Kapasa is a tool for policy makers to incorporate the needs, values, aspirations, and experiences of Pacific peoples in the generic policy development process. Policies, programmes and services will be more effective if the worldviews and values of the groups they affect are considered in the policy process.
‘Kapasa’ is the Tongan (pronounced Kāpasa) and Samoan (pronounced ‘Tapasā” or colloquially “Kapasā”) translation for compass. Compass is called Kabasi in Fiji and Kamapasi in Niue. Kapasa echoes how our Pacific ancestors successfully navigated their way across the Pacific Ocean. Kapasa is used as a metaphor to represent policy navigation in a diverse society like New Zealand.
Kapasa recognises that Pacific peoples have a right to equitable outcomes in all aspects of New Zealand life. It encourages users to think critically about the perspectives of Pacific peoples. Specifically, it sets out ways to:
The Kapasa encourages a strengths-based approach to policy development, where Pacific peoples are concerned. This approach is based on the beliefs that all people and communities:
While there is an increasing focus on improving Pacific outcomes, Pacific peoples continue to experience inequities when compared with other population groups. This signals that policies are not meeting the needs and aspirations of Pacific peoples as effectively as they could.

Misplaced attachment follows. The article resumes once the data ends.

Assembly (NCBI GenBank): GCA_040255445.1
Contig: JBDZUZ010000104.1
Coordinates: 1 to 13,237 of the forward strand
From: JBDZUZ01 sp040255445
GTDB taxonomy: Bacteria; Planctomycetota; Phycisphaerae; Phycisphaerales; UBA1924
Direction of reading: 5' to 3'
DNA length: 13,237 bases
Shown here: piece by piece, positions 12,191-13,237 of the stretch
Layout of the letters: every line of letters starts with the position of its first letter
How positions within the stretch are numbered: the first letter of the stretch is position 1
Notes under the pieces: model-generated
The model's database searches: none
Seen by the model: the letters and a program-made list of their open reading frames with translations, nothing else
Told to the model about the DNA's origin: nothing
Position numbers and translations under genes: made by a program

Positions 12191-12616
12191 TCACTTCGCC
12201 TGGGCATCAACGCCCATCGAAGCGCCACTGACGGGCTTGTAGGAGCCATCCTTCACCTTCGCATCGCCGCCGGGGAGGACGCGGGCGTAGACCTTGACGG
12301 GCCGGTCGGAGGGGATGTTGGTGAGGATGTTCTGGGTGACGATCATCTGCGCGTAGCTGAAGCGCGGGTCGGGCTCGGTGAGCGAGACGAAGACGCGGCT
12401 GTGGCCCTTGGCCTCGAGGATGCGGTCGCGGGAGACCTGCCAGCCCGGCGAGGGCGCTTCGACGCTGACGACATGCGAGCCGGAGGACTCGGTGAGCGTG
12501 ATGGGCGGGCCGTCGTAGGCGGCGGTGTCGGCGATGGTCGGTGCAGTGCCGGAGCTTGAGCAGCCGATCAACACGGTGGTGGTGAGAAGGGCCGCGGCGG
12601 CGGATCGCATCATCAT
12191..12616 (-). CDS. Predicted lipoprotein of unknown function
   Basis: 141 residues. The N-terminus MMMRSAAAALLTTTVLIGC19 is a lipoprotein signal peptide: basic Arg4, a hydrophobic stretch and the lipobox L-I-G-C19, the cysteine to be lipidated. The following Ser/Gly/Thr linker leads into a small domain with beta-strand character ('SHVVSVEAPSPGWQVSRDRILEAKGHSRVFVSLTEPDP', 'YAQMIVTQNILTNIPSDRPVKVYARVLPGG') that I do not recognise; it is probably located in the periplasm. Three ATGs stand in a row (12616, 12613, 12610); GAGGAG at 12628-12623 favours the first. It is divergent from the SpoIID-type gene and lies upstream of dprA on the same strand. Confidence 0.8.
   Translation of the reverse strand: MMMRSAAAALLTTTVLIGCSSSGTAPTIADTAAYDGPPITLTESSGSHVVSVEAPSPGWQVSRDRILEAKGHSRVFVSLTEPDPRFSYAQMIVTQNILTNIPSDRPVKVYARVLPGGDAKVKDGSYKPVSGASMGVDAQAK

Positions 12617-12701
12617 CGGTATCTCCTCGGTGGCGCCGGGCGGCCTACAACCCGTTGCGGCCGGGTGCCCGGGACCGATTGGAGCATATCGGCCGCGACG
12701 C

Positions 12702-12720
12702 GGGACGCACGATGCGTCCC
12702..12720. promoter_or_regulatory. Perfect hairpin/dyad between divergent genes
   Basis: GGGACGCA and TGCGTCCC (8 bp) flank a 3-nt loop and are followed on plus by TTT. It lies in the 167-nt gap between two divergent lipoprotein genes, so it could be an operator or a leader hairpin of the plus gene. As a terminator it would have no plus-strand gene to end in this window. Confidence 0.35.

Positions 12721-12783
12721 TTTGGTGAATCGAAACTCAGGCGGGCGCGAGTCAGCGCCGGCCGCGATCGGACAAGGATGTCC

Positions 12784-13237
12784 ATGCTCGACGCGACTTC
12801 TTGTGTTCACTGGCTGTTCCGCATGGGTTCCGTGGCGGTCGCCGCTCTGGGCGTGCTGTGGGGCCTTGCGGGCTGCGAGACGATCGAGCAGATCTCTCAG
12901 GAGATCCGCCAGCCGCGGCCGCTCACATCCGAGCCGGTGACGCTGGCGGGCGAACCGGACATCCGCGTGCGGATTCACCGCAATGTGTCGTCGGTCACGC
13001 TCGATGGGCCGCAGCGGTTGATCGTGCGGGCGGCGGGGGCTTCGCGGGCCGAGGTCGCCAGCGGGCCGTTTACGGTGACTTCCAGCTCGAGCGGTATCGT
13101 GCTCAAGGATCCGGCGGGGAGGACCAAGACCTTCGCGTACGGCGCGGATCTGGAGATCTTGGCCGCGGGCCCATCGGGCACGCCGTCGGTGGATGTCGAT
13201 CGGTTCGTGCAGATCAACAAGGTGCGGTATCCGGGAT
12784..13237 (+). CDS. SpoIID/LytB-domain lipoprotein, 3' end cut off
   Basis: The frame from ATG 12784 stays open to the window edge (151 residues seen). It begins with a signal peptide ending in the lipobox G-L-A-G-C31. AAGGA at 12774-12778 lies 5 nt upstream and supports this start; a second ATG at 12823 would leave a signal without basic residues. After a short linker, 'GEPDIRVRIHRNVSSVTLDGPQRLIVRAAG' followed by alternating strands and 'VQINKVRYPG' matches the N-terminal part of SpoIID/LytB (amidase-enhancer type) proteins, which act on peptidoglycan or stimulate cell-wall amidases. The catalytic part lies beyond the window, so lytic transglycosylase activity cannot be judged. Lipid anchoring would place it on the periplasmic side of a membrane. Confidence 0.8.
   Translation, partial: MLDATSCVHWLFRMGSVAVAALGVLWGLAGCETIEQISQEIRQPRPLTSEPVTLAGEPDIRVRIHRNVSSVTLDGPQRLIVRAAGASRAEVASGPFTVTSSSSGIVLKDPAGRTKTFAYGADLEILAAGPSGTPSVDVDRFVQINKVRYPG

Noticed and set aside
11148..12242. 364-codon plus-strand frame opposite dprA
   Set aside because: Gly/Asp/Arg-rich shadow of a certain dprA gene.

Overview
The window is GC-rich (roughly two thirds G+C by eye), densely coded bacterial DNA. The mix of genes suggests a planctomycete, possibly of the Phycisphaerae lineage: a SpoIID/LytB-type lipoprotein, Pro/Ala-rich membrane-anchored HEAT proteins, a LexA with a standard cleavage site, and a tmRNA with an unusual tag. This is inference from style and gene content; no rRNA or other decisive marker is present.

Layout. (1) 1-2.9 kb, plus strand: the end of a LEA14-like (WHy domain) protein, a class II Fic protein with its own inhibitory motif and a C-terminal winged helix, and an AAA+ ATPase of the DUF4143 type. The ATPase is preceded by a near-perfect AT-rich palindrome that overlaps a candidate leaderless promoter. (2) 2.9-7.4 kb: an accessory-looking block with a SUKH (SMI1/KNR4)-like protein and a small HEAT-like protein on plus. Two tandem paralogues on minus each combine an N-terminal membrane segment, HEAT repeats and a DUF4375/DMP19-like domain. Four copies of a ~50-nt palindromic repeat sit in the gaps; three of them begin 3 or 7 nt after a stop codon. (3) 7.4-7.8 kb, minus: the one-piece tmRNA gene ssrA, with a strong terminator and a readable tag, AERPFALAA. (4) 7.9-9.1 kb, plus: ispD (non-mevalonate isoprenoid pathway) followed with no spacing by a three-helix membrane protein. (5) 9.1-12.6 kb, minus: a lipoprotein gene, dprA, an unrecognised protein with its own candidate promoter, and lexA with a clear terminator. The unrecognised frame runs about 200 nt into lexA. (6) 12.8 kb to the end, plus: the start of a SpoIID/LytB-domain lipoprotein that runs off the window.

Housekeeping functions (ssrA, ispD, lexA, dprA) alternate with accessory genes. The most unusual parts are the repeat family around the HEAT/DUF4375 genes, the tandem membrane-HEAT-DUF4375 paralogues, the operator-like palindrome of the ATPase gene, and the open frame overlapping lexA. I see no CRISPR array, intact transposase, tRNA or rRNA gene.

Understanding Pacific stories and what works for Pacific peoples adds rigour to policy analysis and advice. Effectively engaging Pacific communities in the policy process can enable better understanding of the problem, help identify strengths-based solutions and boost community ownership and action.
Kapasa provides a platform for government agencies to build their understanding of Pacific peoples. This can lead to more effective policy development, improved outcomes, and better quality of life.
While Kapasa is aimed primarily at policy makers in government agencies, it can be useful for the private and non-government sectors also.
Kapasa can be applied to a range of policy work and decision-making where Pacific peoples will be affected directly or indirectly, such as:
Kapasa is designed to be applied at each phase of the policy development process if Pacific people are affected. It breaks this process into three broad phases: ‘context and outcome’, ‘analysis and implementation’ and ‘monitoring, adjustment and evaluation’.
Kapasa applies three overlays to the generic policy development process:
These overlays do not alter the generic policy process. Instead, they add value by allowing for better integration of Pacific peoples’ perspectives throughout the policy development process.